Cubic Mean Value Coordinates


Xian-Ying Li1   Tao Ju2   Shi-Min Hu1


1Tsinghua National Laboratory for Information Science and Technology, Tsinghua University, Beijing

2Department of Computer Science and Engineering, Washington University in St. Louis




Applications using cubic mean value coordinates. Left: shape deformation using curved cage networks, (a,b): input images, (c,d): deformed results. Right: an adaptive gradient mesh (g) created from a given gradient mesh (e), and (f,h) are the rasterized images of (e,g).






We present a new method for interpolating both boundary values and gradients over a 2D polygonal domain. Despite various previous efforts, it remains challenging to define a closed-form interpolant that produces natural-looking functions while allowing flexible control of boundary constraints. Our method builds on an existing transfinite interpolant over a continuous domain, which in turn extends the classical mean value interpolant. We re-derive the interpolant from the mean value property of biharmonic functions, and prove that the interpolant indeed matches the gradient constraints when the boundary is piece-wise linear. We then give closed-form formula (as generalized barycentric coordinates) for boundary constraints represented as polynomials up to degree 3 (for values) and 1 (for normal derivatives) over each polygon edge. We demonstrate the flexibility and efficiency of our coordinates in two novel applications, smooth image deformation using curved cage networks and adaptive simplification of gradient meshes.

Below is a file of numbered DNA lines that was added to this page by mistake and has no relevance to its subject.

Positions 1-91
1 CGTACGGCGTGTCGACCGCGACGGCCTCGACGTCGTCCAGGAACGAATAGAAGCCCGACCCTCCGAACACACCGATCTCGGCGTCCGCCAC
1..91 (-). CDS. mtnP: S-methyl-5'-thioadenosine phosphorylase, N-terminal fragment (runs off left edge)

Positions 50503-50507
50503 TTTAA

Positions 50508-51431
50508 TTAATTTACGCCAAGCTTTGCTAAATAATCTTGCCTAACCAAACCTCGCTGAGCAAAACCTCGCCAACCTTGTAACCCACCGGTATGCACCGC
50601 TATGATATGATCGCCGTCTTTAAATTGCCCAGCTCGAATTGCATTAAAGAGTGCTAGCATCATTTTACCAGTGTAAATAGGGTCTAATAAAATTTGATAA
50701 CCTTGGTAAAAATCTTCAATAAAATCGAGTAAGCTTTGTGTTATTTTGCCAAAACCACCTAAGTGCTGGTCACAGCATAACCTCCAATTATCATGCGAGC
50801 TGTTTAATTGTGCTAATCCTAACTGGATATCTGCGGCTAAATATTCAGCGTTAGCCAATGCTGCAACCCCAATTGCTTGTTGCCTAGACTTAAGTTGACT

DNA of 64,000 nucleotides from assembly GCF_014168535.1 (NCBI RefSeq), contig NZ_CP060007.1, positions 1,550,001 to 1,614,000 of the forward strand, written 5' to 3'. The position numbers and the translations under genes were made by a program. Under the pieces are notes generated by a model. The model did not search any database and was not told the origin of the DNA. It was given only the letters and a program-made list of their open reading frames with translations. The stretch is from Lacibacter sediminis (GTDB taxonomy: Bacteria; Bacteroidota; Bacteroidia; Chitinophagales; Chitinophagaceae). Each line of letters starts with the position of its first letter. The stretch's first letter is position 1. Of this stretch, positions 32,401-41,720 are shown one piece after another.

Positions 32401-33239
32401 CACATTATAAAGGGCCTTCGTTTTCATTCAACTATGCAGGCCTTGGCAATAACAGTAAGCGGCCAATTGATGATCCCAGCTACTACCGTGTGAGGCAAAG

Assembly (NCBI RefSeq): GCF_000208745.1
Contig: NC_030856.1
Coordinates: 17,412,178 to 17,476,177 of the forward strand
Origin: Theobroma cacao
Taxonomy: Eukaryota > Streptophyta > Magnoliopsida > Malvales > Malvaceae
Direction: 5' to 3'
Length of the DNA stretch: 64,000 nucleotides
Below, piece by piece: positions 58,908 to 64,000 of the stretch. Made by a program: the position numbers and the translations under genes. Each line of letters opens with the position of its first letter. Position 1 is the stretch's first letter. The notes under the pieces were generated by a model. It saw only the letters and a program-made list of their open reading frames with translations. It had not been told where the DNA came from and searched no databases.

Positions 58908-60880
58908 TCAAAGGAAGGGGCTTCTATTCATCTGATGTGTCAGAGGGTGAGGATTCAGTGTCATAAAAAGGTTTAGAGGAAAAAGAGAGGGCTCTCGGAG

Cubic Mean Value Coordinates [35.8M Paper] [2.9M Paper] [7.1M Video]

Xian-Ying Li, Tao Ju, and Shi-Min Hu.

ACM Transactions on Graphics (Proceedings of SIGGRAPH 2013), 32(4): article 126.





@article {li2013cubic,
  author = {Li, Xian-Ying and Ju, Tao and Hu, Shi-Min},
  title = {Cubic Mean Value Coordinates},
  journal = {ACM Transactions on Graphics},
  year = {2013},
  volume = {32},
  number = {4},
  pages = {126:1-10},




About Cubic Mean Value Interpolant


Cubic mean value interpolant was first introduced by Michael S. Floater and Christian Schulz in their paper "Pointwise radial minimization: Hermite interpolation on arbitrary domains". In this work we discover a new connection between this important interpolant and the classical mean value interpolant by re-deriving it using certain mean value properties of biharmonic functions. We also give closed-form expressions for cubic mean value coordinates in 2D discrete case.


For a full list of recent researches on general barycentric coordinates, please refer to:






CubicMVCs (C++ Code)